1. It is not necessarily a good idea to mix datetime with timestamp. For example, using your code I have a record that has the created date displayed as one hour earlier than the modified date, even though I have only inserted the record.

    The timestamp datatype is converted to UTC on save and to the local time when selected. To make this work consistently you should change the CreatedTime and ModifiedTime like this;

    CreatedTime timestamp DEFAULT 0

    Then the rest of your code works consistently.

    Thanks for the great post!

  2. Thanks for the solution.
    A little correction, the if-statement within the create-trigger-statement is acutally not necessary, because the insert-trigger won’t be fired twice for each line. The trigger-statement will only be executed once when a new row is inserted into the table, not for every insert of a value.

  3. This is great. This is what I come across and I want to share.

    In mysql version 5.6.x (I’m using 5.6.19), there is no need to write a trigger, instead just add a default value for createdtime.

    ALTER TABLE tblname

    I allowed null, to keep my existing records to stay with null to differentiate that those records are before I implement these 2 fields.

    This didn’t work in mysql version 5.5.x. So, this article authors solution works for mysql version 5.5.x and before.


  4. i want to create a script in mysql , condition is if my table is not updated or inserted for one hour,i should get any sms ..alert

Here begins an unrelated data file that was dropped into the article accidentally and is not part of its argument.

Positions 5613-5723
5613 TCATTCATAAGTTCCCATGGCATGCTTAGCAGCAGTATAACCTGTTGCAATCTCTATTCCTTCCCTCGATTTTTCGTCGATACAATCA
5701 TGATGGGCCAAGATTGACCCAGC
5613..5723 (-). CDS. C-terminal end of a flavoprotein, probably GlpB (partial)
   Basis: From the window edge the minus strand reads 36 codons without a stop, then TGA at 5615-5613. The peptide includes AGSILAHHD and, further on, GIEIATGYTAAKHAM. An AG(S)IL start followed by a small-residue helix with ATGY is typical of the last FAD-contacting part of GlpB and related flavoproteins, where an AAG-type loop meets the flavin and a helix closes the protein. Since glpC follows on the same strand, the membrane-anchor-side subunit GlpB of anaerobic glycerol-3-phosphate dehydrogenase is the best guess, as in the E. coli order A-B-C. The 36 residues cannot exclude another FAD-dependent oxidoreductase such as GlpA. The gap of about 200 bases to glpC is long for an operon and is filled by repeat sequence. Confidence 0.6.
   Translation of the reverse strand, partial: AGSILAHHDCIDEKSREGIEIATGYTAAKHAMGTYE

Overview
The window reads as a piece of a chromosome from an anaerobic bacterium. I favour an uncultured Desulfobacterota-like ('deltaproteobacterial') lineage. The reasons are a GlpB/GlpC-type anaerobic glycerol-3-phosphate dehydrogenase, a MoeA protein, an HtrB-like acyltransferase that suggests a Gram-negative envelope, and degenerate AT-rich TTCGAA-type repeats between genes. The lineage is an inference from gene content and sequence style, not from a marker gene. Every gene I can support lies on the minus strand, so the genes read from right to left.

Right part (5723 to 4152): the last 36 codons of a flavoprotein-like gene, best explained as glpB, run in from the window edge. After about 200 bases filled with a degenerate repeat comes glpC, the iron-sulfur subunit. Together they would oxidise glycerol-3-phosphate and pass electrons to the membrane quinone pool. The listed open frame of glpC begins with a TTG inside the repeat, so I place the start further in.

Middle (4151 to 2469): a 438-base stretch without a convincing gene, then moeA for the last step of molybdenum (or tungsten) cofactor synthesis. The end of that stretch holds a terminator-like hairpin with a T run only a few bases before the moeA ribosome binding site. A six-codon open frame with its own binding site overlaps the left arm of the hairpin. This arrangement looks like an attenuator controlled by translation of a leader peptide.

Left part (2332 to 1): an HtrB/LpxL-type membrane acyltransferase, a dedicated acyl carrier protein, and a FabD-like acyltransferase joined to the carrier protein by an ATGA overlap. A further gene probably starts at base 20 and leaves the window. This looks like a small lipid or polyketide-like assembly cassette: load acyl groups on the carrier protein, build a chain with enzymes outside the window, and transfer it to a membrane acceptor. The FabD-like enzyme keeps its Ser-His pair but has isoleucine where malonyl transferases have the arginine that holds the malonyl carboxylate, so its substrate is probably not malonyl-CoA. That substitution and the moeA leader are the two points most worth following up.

5. Not sure about pure mysql, but you could do this with a bit of scripting: I’d approach it by querying the latest item – select * from table order by timestamp desc limit 1, and if that timestamp is > one hour ago then send your sms.

  6. Just found this solution and wanted to send my many thanks. I use Bluehost for my hosting, and they use MySQL 5.5 – which doesn’t support this natively (so to speak).

  7. Hi, i’m new with this thing, tried to add timestamp to check if there’s alien intrussion on my database. When i tried to add triggers, i got this

    There seems to be an er ror in your SQL query. The MySQL server er ror output below, if there is any, may also help you in diagnosing the problem.

    ERROR: Unknown Punctuation String @ 11
    STR: //
    DROP TRIGGER IF EXISTS wp_comments_insert_trigger//
    # MySQL retur ned an empty re sult set (i.e. zero rows).
    CREATE TRIGGER wp_comments_insert_trigger
    BEFORE INSERT ON wp_comments
    IF NEW.CreatedTime = ‘0000-00-00 00:00:00’ THEN
    SET NEW.CreatedTime = NOW();
    END IF;
    # MySQL returned an empty res ult set (i.e. zero rows).

    SQL query:


    MySQL said: Documentation
    #1064 – Y ou have an err >or in your SQL syn tax; check the manual that corresponds to your My SQL server version for the right syn tax to use near ‘DELIMITER’ at line 1

    Additional data:
    mys ql version 5.5.42-37.1
    Although i’m getting this error, CreatedTime works fine, it can record the creation time of a row, but i a little bit worried why it’s getting this error. Do i need to worry about this? Do you have a solution? Thanks a lot!

  8. Hi,

    Thanks for sharing that’s great and works great for me. Question, do you have any similar for updated by, so I can see the user who made the change?

    Much appreciated 🙂